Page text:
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"Public official" is defined in Oregon Revised Statutes (ORS) 244.020(14) as any person who is serving the State of Oregon or any of its political subdivisions or any other public body as defined in ORS 174.109 as an elected official, appointed official, employee or agent, irrespective of whether the person is compensated for the services.
You are a public official if you are:
Some volunteers are public officials. By some estimates, there are up to 50,000 volunteer public officials in the State of Oregon. A volunteer is a "public official" if they meet one of these 3 criteria:
For purposes of Oregon Revised Statutes (ORS) Chapter 244, volunteers are not public officials if they perform such tasks as picking up litter on public lands, participating in a scheduled community cleanup of buildings or grounds, participating in locating and eradicating invasive plants from public lands and other such occasional or seasonal events.
As defined earlier, public officials become public officials through employment, appointment, election or volunteering. Oregon Revised Statutes (ORS) 244.040(1) prohibits every public official from using or attempting to use the position held as a public official to obtain a financial benefit, if the opportunity for the financial benefit would not otherwise be available but for the position held by the public official.
The prohibited financial benefit can be either an opportunity for gain or to avoid an expense.
Each public official is prohibited from using the position as a public official to receive certain financial benefits. In addition, each public official is prohibited from using or attempting to use the official position to obtain financial benefits for a relative or a member of the public official's household, or for a business with which the public official, a relative, or a member of the public official's household is associated.
There are a variety of actions that could be a prohibited use or attempted use of an official position. The use of a position could be:
Yes. Oregon Revised Statutes (ORS) 244.040(2) provides a list of financial benefits that may be received. These include:
Please note, all of these items have specific definitions, and in order to be lawfully received, the financial benefit must meet the definition of the allowable item.
No. Public officials who are relatives can be employed by the same public body at the same time, or serve on the same governing body of a public body at the same time. However, there are provisions prohibiting a public official from participating (as a public official) in the following actions regarding a relative to/from a paid position:
Another statute prohibits a public official from directly supervising a relative who holds a paid position as a public official.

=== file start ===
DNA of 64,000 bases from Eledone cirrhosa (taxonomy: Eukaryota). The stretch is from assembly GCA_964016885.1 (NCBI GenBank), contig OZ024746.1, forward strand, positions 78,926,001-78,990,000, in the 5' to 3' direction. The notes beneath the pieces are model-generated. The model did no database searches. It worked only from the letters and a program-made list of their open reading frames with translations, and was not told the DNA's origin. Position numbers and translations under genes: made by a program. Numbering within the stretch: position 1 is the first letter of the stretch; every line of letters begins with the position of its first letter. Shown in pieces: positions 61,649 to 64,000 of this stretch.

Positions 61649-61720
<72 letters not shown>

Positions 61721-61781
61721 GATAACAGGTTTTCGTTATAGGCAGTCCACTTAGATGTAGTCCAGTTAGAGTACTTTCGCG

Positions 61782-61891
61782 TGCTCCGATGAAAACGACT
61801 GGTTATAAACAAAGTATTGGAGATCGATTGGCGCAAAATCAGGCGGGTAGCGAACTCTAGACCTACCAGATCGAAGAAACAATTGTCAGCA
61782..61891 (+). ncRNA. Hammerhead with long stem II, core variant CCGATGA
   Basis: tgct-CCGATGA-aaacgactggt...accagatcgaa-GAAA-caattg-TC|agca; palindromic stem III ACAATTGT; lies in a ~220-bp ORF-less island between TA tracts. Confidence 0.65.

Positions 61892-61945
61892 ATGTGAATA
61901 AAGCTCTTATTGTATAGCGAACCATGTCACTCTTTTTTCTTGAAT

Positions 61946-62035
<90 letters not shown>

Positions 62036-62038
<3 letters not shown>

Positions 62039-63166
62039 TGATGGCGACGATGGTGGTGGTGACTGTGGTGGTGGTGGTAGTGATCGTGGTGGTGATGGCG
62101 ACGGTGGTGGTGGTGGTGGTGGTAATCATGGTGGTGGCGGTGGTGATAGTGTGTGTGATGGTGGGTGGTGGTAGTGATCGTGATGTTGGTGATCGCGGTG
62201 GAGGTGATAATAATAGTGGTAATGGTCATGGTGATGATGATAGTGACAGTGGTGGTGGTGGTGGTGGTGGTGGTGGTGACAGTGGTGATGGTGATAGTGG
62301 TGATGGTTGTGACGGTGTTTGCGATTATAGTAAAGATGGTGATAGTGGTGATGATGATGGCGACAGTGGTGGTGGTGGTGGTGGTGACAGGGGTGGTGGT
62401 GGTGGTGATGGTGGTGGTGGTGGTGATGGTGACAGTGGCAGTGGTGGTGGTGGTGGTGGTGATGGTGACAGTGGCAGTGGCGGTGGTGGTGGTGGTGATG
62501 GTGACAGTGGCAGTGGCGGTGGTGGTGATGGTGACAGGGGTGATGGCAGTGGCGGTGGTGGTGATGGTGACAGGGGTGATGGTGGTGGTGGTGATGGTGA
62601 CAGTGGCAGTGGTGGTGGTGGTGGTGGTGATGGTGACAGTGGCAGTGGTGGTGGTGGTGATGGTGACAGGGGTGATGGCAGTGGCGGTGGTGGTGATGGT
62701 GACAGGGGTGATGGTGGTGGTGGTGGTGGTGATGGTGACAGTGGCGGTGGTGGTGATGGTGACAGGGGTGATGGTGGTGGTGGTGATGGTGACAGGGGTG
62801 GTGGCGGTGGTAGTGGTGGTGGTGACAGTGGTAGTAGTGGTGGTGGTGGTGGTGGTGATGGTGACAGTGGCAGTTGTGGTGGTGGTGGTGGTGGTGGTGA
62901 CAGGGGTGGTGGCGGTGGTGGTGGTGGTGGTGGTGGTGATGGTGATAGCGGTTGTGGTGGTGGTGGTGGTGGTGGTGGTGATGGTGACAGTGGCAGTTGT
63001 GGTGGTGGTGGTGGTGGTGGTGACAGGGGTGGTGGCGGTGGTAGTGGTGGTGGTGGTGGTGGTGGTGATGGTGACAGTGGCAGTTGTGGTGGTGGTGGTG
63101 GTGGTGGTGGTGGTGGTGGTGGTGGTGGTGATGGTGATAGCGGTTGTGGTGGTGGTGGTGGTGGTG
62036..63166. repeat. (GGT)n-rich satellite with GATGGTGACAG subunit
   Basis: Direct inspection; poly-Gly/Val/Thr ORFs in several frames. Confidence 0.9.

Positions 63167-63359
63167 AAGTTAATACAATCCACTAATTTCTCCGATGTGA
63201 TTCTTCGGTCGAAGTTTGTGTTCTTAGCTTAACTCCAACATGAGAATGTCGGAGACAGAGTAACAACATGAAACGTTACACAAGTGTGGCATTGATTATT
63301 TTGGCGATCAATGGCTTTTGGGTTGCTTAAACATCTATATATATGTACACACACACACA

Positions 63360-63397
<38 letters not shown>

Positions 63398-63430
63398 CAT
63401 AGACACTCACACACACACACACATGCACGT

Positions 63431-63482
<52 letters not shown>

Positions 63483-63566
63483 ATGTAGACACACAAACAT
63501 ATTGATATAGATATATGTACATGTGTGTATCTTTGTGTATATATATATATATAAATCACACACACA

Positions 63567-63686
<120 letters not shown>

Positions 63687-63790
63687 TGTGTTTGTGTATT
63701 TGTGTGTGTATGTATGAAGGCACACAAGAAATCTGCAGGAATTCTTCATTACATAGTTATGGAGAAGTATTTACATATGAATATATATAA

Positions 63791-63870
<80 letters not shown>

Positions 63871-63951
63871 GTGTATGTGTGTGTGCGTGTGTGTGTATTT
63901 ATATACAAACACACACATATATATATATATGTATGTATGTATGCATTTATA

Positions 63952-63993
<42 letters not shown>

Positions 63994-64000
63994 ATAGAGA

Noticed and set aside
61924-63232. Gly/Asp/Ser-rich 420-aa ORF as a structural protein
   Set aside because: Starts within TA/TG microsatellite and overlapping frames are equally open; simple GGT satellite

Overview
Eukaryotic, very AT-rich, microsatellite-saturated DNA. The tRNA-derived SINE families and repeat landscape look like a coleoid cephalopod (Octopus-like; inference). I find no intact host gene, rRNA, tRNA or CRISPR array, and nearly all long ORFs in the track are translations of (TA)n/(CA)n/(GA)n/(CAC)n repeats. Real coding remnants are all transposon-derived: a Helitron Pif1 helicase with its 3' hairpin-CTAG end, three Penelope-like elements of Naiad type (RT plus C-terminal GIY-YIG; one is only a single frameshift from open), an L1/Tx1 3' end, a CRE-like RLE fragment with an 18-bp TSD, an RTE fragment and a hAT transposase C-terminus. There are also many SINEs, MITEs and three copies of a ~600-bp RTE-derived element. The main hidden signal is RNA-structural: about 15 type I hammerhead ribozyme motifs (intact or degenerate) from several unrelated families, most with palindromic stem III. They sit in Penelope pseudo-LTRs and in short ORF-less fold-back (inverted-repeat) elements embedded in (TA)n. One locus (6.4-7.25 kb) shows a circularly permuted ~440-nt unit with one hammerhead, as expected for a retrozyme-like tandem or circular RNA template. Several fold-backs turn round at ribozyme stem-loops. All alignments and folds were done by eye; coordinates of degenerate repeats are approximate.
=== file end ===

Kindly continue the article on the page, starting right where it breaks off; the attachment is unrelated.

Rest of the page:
No. In general, public officials may obtain employment with a private employer or engage in private income producing activity of their own. However, they must not use the position they have as a public official to create the opportunity for additional personal income. They must also ensure that when they are engaged in personal income producing activities, there is a clear distinction between the use of personal resources and time and the use of the public body's time and resources.
In brief, a conflict of interest when an official action by the public official could or would result in a financial benefit or detriment to the public official, a relative of the public official or a business with which either is associated. A matter is a statutory conflict of interest when both of these conditions are met:
Oregon Government Ethics law identifies and defines 2 types of conflicts of interest: actual conflict of interest and potential conflict of interest.
The difference between an actual conflict of interest and a potential conflict of interest is determined by the words "would" and "could."
A public official is met with an actual conflict of interest when the public official participates in action that would affect the financial interest of the official, the official's relative or a business with which the official or a relative of the official is associated.
A public official is met with a potential conflict of interest when the public official participates in action that could affect the financial interest of the official, a relative of that official or a business with which the official or the relative of that official is associated.
Yes. Oregon Revised Statutes (ORS) 244.025 limits a public official, and relatives and household members of the public official, to each accepting no more than $50 worth of gifts in a calendar year, from each source that has a legislative or administrative interest in the official position of that public official.
However, if the source of the offered gift does not have a legislative or administrative interest in the official position, then the public official and his relatives and household members may accept unlimited gifts from that source. In addition, there a number of items that ORS 244.020(6)(b) excludes from the definition of a gift, and in the specific circumstances listed, those items can be accepted without limit.
No. There are occasions when a public official engages in conduct that may be viewed as unethical, but that conduct may not be governed by Oregon Government Ethics law. Without an apparent statutory violation, the following are some examples of conduct by public officials that are not within the authority of the Commission to address:
While the conduct described above may not be addressed in Oregon Government Ethics law, public agency policies and procedures may prohibit or redress the behavior. Please contact the Commission staff if you need further clarification regarding how the Oregon Government Ethics law may apply to circumstances you may encounter.